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One Health and many hands. PUM at the table during the state visit to India
In October 2019 Antimicrobial Resistance specialist Bartelt de Jongh joined the state visit of the Dutch Royal couple and the trade mission to India on behalf of PUM. Antimicrobial resistance (AMR) was high on the agenda during the whole week.
When it comes to antimicrobial resistance, looking at India means to look at one scenario that might be our global future: Studies say that roughly 70% of the Indian population carry an antimicrobial resistance already. Resistant bacteria are everywhere: via animals, especially in the livestock sector, who are being given antibiotics out of habit rather than real necessity, they find their way into the food chain; due to common practice of antibiotics producers to discharge their waste into rivers, they end up in plants (including fruit and vegetables) and in the water supply. And the result: Within just 75 years since the second world war, we are witnessing a complete escalation of antimicrobial resistance, to the extent that antibiotics become less and less effective. In India simple injuries cause infections, which lead to a series of complications already today – soon we might be in the same situation all over the world, losing millions of lives to antimicrobial resistance. It is a rather grim scenario for a global future, Bartelt calls it “an uncomfortable prospect”, stressing that we are not as distant from it as we would like to be.
Discussing AMR at the round table
All ministries involved in the state visit and the trade mission (from medical care and economic affairs to agriculture and foreign affairs) agreed to put antimicrobial resistance high on the agenda. Throughout the week, meetings, discussions and various activities on the topic were organised. The round table chaired by the Dutch minister for Medical Care, Bruno Bruins, was one of the high points.
"A state visit like this brings together so many different parties – exactly what is needed for AMR, which transcends the various departments."
Participants from various relevant disciplines and from both countries prepared and discussed a series of statements, be it questions of research and innovation or prevention in the form of disinfection or vaccination and many more. “A state visit like this brings together so many different parties – exactly what is needed for tackling antimicrobial resistance, which transcends the various departments … and it was great to see how PUM can have a central role in the combined effort to solve this issue”, Bartelt says. “PUM has 1700 experts in the most diverse disciplines. You will always find an expert with the necessary knowledge who is available and ready to be deployed wherever needed.” In short: PUM – like minister Bruin’s round table – basically is One Health in action, combining representatives of the relevant sectors in one spot. Together we can shape the smart policy we need and start to make a difference.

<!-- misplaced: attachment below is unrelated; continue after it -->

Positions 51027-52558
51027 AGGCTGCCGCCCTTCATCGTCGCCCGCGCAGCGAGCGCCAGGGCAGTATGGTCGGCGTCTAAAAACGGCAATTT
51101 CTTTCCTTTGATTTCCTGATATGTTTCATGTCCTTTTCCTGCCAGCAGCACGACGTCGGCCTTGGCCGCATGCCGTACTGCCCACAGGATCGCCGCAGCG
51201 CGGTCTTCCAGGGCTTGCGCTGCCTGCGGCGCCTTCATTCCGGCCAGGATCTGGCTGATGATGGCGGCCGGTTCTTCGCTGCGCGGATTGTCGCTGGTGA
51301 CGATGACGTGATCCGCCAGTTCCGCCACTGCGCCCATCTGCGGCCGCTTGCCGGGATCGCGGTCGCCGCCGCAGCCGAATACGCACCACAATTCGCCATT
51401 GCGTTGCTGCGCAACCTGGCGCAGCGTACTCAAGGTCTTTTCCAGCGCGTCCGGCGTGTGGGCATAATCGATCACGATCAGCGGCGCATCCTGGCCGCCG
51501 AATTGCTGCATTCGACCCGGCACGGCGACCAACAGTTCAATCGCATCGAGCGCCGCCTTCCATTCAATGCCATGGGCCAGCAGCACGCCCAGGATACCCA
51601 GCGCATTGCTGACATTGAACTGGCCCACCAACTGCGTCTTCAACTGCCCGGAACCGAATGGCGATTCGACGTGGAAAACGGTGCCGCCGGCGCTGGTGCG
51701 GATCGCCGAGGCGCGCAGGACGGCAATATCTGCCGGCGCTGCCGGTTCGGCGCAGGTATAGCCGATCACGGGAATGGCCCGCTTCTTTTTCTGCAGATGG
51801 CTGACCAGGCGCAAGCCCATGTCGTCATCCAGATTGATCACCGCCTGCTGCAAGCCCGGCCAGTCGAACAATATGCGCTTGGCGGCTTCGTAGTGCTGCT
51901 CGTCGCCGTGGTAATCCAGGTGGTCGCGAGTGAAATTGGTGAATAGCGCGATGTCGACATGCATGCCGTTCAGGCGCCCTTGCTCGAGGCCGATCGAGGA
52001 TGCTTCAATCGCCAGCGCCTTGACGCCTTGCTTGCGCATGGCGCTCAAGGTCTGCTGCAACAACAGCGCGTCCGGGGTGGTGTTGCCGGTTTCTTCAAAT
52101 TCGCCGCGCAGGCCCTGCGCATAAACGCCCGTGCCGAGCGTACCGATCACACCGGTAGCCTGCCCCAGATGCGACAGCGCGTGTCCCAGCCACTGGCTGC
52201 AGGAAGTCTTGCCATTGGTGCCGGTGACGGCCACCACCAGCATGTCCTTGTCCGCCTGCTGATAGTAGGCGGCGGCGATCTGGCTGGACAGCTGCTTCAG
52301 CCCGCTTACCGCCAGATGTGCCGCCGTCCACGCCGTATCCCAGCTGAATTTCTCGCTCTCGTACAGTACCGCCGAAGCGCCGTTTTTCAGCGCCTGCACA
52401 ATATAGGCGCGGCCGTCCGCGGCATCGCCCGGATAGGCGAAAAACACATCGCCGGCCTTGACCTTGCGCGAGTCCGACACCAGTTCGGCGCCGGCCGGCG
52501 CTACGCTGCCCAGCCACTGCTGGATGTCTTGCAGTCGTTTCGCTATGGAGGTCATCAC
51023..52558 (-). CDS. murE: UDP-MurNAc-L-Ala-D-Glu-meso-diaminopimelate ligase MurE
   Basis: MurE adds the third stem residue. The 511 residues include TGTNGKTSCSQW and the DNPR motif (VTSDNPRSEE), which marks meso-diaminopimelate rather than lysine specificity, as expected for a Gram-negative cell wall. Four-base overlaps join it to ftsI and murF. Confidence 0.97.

Looking for a shared narrative
Is it possible to talk business, namely trade, on such a serious topic? You could argue that it is not only possible, but also necessary. After all in the case of antimicrobial resistance the rules of the game have completely changed and the pharmaceutical industry needs to reconsider its business model from scratch. Antibiotics belong to the products you actually don’t want to sell. The focus needs to be to sell as little as possible. This is just one of the many challenges ahead. “It all starts with a shared narrative”, Bartelt says: “The farmer who administers antibiotics to his livestock needs to understand as well that one of the effects of his action might very well be that he cannot be treated properly when he goes into hospital a few months later …”
Looking back at the experience, Bartelt summarises: “My role is to share knowledge. As a microbiologist I am an expert, but in the context of the trade mission I mainly acted as a sounding board and bridge builder across the themes.” He describes an excursion to the hospital of Bangalore, its state-of-the-art equipment, its perfect organisation.
“The farmer who administers antibiotics to his livestock needs to understand that one of the effects of his action might very well be that he cannot be treated properly when he goes into hospital a few months later …”
“The scale of everything in India is remarkable: In this hospital they conduct 20.000 heart operations every year - the biggest heart hospital in the Netherlands does around 2.000! They are confronted with serious cases of antimicrobial resistance every day. Yet everyone I spoke to was very open and eager to learn and improve. And in turn we can learn from them as well, think for instance of IT ...” Asked about concrete results of the week in India, Bartelt waves in the air a big stack of business cards: endlessly many contacts to follow up with, amongst others with WHO Director of India; and it was nice to discover that PUM has made a name for itself already: “PUM is well known within the various Dutch ministries … and also the former Dutch Ambassador was well impressed. The impact of our work is bigger than we think.”
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Text: Sylvia Szely
Photo: Rahul Shah and Kaboompics.com (Pexels)